In the same vein, foreign businesses should create local solutions that meet ordinary people’s needs. The banks leaving Nigeria have been accused of only catering to the needs of wealthy Nigerians, who are perceived as corrupt. A more diverse portfolio that catered to the needs of ordinary Nigerians would have nullified this claim.
Foreign firms must also work closely with credible and strategic local firms, and be willing to enter into dialogue with the Nigerian government where necessary. This is crucial especially as administrations may change or government policy may evolve. Dialogue could ensure that all parties are on the same page.
Act local, think global
It’s unfortunate that these banking institutions have decided to leave Nigeria. Hopefully both the Nigerian government and other foreign investors can learn from this.
The main takeaway for both foreign investors and governments involved in foreign direct investment is that it would be prudent for all parties to act locally but think globally.
- Tolu Olarewaju: Lecturer in Economics, Staffordshire University
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Roadmap For African Startups
Francois Bonnici, Head of the Schwab Foundation for Social Entrepreneurship, explains how African impact entrepreneurs will continue to rise.
Does impact investment favor expats over African entrepreneurs? If so, how can it be fixed?
There is a growing recognition all over the world that investment is not a fully objective process, and is biased by the homogeneity of investors, networks and distant locations.
A Village Capital Report cited that 90% of investment in digital financial services and financial inclusion in East Africa in 2015-2016 went to a small group of expatriate-founded businesses, with 80% of disclosed funds emanating from foreign investors.
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In a similar trend recognized in the US over the last decade, reports that only 3% of startup capital went to minority and women entrepreneurs has triggered the rise of new funds focused on gender and minority-lensed investing.
There has been an explosion of African startups all over the continent, and investors are missing out by looking for the same business models that work in Silicon Valley being run by people who can speak and act like them.
In South Africa, empowerment funds and alternative debt fund structures are dedicated to investing in African businesses, but local capital in other African countries may not also be labelled or considered impact investing, but they do still invest in job creation and provision of vital services.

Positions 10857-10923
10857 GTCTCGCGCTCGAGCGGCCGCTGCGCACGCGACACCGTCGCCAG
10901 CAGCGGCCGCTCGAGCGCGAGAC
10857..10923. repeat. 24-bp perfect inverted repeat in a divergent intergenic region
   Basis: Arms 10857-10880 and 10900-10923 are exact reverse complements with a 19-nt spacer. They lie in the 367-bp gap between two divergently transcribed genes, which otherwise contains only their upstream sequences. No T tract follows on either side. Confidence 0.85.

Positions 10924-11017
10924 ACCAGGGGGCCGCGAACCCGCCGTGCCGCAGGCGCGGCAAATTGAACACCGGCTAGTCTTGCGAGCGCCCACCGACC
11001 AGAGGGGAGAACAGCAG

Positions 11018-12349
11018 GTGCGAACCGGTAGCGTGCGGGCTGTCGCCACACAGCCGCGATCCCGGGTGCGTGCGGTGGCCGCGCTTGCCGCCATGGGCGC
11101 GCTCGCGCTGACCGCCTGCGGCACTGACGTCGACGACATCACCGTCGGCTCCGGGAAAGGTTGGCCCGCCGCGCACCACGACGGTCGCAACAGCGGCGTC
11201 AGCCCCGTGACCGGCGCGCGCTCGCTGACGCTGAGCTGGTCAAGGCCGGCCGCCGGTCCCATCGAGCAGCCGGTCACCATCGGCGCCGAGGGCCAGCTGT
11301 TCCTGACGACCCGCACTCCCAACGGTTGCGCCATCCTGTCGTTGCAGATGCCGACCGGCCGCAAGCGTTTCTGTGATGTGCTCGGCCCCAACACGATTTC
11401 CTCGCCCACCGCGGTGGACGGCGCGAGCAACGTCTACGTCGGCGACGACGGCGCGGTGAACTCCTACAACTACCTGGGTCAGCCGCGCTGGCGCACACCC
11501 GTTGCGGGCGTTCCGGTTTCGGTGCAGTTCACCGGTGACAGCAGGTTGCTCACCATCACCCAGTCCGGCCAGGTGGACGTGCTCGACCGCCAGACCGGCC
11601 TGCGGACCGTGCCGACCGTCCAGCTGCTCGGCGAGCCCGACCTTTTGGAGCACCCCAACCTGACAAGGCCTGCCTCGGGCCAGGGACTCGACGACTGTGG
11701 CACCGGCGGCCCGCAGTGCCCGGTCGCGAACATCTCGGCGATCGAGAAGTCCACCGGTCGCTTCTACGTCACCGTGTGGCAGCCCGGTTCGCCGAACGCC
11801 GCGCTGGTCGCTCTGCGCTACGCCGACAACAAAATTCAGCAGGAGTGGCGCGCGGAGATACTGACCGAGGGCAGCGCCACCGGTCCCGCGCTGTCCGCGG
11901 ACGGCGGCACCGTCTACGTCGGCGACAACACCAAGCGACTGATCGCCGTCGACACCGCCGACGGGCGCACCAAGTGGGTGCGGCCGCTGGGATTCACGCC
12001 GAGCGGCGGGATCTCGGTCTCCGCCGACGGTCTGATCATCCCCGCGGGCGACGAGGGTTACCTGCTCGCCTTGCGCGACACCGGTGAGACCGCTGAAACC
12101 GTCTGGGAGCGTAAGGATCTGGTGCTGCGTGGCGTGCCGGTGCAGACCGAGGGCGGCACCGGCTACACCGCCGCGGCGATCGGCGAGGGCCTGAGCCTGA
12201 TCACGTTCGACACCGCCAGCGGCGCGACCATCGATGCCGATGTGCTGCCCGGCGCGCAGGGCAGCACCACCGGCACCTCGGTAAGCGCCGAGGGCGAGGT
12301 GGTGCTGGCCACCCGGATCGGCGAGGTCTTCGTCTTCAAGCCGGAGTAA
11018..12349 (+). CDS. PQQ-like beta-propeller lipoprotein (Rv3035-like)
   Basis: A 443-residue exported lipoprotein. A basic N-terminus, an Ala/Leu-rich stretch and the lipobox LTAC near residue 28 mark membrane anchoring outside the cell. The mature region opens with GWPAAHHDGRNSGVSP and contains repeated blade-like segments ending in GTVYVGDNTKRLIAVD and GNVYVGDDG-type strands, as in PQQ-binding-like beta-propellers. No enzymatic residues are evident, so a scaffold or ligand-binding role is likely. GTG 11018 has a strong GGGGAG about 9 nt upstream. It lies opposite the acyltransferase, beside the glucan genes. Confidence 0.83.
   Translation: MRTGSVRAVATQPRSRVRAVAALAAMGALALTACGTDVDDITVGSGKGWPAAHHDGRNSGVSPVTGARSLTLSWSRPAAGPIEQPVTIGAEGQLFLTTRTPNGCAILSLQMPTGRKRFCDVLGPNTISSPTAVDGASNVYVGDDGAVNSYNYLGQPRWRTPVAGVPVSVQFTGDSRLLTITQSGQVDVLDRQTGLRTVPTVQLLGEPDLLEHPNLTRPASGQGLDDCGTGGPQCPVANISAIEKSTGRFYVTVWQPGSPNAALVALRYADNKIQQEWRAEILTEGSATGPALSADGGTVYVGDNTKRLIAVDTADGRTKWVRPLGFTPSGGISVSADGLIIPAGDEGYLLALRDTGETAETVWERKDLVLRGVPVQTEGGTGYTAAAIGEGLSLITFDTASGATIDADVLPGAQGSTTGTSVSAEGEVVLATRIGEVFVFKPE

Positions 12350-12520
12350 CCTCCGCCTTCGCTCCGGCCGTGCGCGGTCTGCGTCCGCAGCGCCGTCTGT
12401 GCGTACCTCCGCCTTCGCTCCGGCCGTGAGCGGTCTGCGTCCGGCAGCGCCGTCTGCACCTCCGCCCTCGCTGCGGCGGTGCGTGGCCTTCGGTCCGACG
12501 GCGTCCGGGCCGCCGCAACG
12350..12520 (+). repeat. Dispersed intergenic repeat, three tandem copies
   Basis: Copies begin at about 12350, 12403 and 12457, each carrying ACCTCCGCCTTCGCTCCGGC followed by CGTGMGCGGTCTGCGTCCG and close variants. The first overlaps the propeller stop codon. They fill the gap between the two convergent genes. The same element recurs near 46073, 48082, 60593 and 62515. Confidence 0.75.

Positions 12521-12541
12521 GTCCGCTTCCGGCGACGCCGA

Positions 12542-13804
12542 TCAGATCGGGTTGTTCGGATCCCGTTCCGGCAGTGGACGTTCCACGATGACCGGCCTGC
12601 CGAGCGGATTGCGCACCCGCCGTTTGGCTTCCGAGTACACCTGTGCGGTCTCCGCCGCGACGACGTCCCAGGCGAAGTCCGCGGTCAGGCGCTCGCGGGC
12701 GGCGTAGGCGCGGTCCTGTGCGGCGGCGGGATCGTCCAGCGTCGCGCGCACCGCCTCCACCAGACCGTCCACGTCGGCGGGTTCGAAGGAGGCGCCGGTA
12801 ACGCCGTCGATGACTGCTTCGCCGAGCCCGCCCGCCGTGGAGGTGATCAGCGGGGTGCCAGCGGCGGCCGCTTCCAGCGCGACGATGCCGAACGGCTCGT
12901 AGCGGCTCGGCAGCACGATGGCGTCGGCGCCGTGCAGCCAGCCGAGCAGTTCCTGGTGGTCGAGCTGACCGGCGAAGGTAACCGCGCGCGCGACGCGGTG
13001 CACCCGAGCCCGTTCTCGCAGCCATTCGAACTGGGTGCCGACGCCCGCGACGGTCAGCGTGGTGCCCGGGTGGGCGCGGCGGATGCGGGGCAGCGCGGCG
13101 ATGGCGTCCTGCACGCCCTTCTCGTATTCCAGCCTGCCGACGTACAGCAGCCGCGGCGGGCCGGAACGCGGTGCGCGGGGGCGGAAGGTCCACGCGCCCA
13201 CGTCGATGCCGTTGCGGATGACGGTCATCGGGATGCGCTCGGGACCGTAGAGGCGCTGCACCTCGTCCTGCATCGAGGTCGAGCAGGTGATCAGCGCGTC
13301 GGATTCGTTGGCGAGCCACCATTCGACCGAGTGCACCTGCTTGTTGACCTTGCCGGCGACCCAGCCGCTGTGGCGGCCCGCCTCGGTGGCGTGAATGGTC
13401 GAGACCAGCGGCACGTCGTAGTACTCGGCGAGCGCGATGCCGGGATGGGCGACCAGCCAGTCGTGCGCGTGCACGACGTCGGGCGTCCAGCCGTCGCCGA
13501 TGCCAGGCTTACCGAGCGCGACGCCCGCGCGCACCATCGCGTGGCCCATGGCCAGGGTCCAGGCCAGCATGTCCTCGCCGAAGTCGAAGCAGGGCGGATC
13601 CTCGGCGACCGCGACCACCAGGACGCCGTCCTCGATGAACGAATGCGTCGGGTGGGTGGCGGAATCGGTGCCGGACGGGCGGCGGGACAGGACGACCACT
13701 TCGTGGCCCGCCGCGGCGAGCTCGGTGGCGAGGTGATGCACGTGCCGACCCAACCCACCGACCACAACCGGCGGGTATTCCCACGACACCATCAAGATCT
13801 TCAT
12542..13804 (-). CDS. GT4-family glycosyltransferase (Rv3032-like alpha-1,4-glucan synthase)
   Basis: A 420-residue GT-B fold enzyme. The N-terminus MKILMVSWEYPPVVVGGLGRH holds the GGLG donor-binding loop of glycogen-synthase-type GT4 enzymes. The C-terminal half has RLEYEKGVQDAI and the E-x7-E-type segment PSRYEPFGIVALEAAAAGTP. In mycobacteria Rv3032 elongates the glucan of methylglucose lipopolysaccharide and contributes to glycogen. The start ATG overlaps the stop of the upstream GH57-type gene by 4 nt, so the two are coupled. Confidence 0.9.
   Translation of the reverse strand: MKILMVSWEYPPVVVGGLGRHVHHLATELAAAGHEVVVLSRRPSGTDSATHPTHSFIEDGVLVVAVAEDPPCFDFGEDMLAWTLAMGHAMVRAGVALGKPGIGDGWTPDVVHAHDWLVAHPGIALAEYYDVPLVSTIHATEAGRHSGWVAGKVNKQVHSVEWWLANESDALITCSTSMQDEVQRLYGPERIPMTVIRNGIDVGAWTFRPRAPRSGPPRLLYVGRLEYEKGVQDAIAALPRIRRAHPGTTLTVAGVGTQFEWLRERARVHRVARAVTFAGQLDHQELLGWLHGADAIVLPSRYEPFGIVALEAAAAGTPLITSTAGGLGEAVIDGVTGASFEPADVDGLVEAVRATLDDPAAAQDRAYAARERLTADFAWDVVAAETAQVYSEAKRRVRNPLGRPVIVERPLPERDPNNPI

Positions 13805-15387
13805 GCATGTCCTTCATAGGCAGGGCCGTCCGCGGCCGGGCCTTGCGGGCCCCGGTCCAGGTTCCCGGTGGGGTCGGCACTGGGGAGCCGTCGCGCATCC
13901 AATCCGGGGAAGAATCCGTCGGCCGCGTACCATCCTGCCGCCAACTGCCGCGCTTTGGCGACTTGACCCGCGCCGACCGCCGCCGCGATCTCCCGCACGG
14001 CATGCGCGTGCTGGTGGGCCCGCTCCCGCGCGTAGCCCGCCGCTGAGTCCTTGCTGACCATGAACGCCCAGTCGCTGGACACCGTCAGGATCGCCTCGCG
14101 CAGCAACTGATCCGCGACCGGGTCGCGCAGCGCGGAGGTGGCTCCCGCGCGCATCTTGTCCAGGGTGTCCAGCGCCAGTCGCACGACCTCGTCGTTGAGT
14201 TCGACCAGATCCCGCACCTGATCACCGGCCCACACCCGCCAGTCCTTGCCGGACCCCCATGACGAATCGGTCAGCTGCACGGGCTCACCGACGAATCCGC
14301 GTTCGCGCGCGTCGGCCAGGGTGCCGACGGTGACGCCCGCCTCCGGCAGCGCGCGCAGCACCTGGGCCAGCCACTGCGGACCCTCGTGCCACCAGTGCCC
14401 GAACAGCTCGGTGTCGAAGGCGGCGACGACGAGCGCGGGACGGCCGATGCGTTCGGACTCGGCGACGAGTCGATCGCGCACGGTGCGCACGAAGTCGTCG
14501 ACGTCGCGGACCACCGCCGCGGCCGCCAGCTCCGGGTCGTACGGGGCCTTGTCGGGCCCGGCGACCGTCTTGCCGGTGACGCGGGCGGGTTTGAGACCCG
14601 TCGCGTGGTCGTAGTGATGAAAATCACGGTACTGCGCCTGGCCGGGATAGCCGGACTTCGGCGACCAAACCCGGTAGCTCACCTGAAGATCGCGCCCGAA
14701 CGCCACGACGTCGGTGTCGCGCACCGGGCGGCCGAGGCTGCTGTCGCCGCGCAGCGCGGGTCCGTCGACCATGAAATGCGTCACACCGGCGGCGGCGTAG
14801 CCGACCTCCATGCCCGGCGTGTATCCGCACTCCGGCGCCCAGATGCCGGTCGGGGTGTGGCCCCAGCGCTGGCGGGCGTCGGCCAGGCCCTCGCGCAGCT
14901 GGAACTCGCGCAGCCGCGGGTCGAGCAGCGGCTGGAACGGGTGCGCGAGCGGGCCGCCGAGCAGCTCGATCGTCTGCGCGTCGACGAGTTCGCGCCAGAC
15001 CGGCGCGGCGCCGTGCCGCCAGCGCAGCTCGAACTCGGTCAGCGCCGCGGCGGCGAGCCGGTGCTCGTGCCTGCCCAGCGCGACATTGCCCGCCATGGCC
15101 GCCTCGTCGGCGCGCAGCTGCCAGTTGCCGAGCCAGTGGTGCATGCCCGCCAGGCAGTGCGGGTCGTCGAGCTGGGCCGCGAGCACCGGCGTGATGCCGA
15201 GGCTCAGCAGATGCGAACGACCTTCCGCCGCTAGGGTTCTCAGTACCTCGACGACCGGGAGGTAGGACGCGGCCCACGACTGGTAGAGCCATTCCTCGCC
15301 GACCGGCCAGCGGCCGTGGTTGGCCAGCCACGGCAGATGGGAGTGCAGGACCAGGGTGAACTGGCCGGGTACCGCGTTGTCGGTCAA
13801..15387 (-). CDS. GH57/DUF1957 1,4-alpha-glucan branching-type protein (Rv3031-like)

There is still, however, a several billion-dollar financing gap of risk capital in particular, which local capital needs to play a significant part in filling. And of course, African impact entrepreneurs will continue to rise and engage investors convincingly of the growing and unique opportunities on the continent.
What are the most exciting areas for impact investing and social entrepreneurship today?
After several decades of emergence, the most exciting areas are the explosion of new products, vehicles and structures along with the mainstreaming of impact investment into traditional entities like banks, asset managers and pension funds who are using the impact lens and, more importantly, starting to measure the impact.
At the same time, we’re seeing an emergence of partnership models, policies and an ecosystem of support for the work of social entrepreneurs, who’ve been operating with insufficient capital and blockages in regulation for decades.
The 2019 OECD report on Social Impact Investment mapped the presence of 590 social impact investment policies in 45 countries over the last decade, but also raises the concern of the risk of ‘impact washing’ without clear definitions, data and impact measurement practices.
In Africa, we are also seeing National Advisory Boards for Impact Investing emerge in South Africa and social economy policies white papers being developed; all good news for social entrepreneurs.
What role does technology play in enabling impact investing and social entrepreneurship?
The role of technologies from the mobile phone to cloud services, blockchain, and artificial intelligence is vast in their application to enhancing social impact, improving the efficiency, transparency and trust as we leapfrog old infrastructures and create digital systems that people in underserved communities can now access and control.
From Sproxil (addressing pirated medicines and goods), to Zipline (drones delivering life-saving donor blood to remote areas of Rwanda) to Silulo Ulutho Technologies (digitally empowering women and youth), exciting new ways of addressing inclusion, education and health are possible, and applications are being used in many other areas such as land rights, financial literacy etc.